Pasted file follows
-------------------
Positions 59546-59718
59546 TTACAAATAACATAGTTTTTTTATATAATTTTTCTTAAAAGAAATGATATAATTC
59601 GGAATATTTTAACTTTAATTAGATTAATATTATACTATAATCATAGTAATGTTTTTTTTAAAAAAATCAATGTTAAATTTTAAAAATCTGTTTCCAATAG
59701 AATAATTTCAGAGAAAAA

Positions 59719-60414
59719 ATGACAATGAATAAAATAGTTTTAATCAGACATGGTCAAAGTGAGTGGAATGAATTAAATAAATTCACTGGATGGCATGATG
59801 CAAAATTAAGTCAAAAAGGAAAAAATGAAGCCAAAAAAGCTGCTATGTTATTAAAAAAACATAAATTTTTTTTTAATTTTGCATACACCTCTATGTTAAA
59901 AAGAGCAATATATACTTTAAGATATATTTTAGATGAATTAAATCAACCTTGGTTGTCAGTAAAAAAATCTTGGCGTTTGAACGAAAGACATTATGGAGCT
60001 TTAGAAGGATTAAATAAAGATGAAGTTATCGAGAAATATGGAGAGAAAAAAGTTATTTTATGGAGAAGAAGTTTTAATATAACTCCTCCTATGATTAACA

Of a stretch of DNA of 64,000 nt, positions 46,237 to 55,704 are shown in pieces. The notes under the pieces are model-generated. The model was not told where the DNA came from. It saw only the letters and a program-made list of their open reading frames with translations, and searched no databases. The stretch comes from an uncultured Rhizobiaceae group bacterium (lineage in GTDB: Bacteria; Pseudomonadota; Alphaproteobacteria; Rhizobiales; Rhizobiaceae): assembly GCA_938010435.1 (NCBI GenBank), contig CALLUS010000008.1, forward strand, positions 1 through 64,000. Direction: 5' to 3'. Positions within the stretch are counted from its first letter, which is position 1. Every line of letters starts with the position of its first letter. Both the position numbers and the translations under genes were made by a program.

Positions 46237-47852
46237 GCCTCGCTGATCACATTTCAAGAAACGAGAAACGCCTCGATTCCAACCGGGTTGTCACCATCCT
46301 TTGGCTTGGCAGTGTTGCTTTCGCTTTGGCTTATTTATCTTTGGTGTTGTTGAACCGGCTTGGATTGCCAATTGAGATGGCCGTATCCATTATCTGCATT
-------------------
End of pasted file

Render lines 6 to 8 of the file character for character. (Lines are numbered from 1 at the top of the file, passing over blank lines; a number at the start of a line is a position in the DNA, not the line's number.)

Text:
59719 ATGACAATGAATAAAATAGTTTTAATCAGACATGGTCAAAGTGAGTGGAATGAATTAAATAAATTCACTGGATGGCATGATG
59801 CAAAATTAAGTCAAAAAGGAAAAAATGAAGCCAAAAAAGCTGCTATGTTATTAAAAAAACATAAATTTTTTTTTAATTTTGCATACACCTCTATGTTAAA
59901 AAGAGCAATATATACTTTAAGATATATTTTAGATGAATTAAATCAACCTTGGTTGTCAGTAAAAAAATCTTGGCGTTTGAACGAAAGACATTATGGAGCT